– Kevin B
    Commented Apr 14, 2015 at 18:35
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    I personally believe that if questions need 'relevant code samples', then the same should hold for answers. Unless the question specifically asks about error handling, then it's superfluous to add that in. With that said, someone who goes that extra mile would be more likely to get an upvote from me.
    – Bardicer
    Commented Apr 14, 2015 at 19:13
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    Fresh from the battle field, an Example of the Day. The OP copied his code from a tutorial and did not add error checking. Maybe it wasn't mentioned, I'm too lazy foo to find out -- but hey! guess what! OP is mystified as to why his code is Not Working!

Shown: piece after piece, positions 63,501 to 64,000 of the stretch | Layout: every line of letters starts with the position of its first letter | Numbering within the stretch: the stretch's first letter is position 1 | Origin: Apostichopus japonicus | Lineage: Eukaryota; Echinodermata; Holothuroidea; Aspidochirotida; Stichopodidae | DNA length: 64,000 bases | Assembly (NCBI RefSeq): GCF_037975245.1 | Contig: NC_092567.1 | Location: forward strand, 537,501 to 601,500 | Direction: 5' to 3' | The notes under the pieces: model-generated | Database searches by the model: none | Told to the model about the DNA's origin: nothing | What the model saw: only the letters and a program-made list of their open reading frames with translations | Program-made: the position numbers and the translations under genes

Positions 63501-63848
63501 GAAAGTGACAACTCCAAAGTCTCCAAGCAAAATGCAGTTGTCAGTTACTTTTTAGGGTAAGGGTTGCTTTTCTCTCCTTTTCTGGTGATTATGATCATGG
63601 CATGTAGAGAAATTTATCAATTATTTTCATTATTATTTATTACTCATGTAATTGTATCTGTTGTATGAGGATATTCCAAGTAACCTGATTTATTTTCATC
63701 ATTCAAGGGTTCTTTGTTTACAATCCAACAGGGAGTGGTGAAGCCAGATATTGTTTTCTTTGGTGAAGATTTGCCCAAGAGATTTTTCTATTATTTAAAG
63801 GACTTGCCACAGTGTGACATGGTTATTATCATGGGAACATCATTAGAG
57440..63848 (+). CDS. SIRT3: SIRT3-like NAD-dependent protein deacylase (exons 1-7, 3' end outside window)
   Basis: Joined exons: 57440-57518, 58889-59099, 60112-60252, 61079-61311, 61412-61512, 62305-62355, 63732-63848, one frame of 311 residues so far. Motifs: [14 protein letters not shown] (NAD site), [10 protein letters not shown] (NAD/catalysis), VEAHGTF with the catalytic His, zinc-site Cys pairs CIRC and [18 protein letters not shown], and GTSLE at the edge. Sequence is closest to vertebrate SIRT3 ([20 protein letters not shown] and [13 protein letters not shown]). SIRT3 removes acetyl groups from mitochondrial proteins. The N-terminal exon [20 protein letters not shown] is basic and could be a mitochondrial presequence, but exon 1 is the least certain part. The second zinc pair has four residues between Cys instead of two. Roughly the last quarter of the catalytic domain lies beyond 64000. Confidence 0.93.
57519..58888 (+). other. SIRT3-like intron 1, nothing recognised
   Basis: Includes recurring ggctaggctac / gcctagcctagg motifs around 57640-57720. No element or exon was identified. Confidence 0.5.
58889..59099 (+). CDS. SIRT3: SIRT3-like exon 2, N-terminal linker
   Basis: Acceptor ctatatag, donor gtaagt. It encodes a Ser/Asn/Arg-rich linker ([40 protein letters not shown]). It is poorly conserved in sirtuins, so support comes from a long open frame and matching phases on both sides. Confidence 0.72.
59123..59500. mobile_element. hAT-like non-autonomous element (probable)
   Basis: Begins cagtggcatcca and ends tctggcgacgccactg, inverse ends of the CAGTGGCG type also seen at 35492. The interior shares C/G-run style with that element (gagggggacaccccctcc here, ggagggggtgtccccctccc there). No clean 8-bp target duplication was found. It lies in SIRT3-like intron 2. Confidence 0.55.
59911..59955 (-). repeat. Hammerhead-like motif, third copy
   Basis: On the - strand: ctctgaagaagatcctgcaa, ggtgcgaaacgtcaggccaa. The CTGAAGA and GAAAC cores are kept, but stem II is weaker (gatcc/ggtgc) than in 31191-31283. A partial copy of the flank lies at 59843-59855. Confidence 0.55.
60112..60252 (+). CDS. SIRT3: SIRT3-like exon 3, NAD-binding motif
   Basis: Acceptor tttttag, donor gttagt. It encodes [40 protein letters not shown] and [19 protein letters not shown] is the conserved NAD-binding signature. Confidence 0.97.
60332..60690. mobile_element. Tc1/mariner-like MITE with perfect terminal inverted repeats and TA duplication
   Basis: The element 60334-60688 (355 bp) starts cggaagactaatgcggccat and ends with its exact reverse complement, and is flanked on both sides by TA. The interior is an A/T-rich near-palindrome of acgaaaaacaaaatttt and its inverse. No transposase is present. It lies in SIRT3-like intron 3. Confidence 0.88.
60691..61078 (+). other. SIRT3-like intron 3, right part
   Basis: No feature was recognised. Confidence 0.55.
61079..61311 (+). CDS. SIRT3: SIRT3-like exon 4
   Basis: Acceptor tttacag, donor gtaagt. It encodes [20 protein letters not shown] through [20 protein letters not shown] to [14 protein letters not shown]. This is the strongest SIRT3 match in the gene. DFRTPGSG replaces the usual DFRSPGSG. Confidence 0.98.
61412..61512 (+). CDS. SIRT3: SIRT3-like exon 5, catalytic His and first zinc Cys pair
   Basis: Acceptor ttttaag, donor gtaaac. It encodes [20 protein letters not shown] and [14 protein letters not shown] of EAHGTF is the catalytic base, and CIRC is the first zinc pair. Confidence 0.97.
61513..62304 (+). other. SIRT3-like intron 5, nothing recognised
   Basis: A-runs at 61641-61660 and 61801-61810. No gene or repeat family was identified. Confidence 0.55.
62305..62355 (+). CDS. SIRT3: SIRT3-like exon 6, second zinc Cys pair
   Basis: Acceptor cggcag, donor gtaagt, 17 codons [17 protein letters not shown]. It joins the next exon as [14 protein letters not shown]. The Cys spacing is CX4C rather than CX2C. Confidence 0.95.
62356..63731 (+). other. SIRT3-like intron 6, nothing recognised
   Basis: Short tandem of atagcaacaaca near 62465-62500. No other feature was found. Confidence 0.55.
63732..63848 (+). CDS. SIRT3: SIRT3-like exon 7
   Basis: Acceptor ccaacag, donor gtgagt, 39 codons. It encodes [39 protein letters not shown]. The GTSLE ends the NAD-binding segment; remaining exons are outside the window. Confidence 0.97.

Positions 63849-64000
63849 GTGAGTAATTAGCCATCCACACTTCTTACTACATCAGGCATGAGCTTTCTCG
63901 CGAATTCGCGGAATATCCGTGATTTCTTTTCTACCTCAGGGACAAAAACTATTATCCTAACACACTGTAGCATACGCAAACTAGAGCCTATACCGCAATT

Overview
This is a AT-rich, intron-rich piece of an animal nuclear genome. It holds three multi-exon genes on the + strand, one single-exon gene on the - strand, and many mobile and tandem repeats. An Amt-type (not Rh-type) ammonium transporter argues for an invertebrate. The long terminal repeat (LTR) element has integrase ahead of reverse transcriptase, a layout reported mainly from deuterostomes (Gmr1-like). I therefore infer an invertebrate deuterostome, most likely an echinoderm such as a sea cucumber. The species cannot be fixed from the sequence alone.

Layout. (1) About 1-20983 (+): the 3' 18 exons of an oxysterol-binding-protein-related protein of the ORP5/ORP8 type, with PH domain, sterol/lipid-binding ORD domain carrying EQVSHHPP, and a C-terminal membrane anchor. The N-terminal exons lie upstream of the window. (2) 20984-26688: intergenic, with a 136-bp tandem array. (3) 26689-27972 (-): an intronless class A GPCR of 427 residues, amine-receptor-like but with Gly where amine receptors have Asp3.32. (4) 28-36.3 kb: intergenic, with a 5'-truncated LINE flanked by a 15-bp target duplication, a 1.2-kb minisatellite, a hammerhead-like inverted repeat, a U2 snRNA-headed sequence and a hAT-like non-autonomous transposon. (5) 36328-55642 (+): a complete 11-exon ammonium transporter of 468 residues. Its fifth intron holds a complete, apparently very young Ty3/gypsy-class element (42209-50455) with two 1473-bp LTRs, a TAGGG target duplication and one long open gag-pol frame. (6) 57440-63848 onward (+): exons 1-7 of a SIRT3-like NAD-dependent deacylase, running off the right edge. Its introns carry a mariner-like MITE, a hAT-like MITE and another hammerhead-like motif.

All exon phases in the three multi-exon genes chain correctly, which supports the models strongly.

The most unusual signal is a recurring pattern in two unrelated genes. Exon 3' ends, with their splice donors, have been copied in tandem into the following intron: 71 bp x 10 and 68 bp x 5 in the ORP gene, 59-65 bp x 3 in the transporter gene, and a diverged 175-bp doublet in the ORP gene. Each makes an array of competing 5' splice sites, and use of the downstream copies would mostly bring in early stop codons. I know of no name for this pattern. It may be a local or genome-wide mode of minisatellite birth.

– Jongware
    Commented Apr 14, 2015 at 19:47

5 Answers 5


There is no general rule. You'll need to evaluate, on a case by case basis, how much weight to grant to the brevity, clarity, completeness of any given post. You need to consider the context of the post to determine how likely readers of it are to be interested in brevity vs. completeness, how likely they are to be able to complete any given portion of an answer on their own, how likely they are to want/need to, to what degree adding additional content might confuse/intimidate readers or otherwise detract from the rest of the content, and of course, how useful/important the tangentially related content actually is.

It is up to each reader of each post to make their own judgement call on the post at hand. Different readers will of course have different values, and may choose to act on them accordingly when voting. As a post author, you need to best anticipate the needs of those readers in aggregate, to provide the content that you think will be most valuable to the largest portion of thoese reading your post.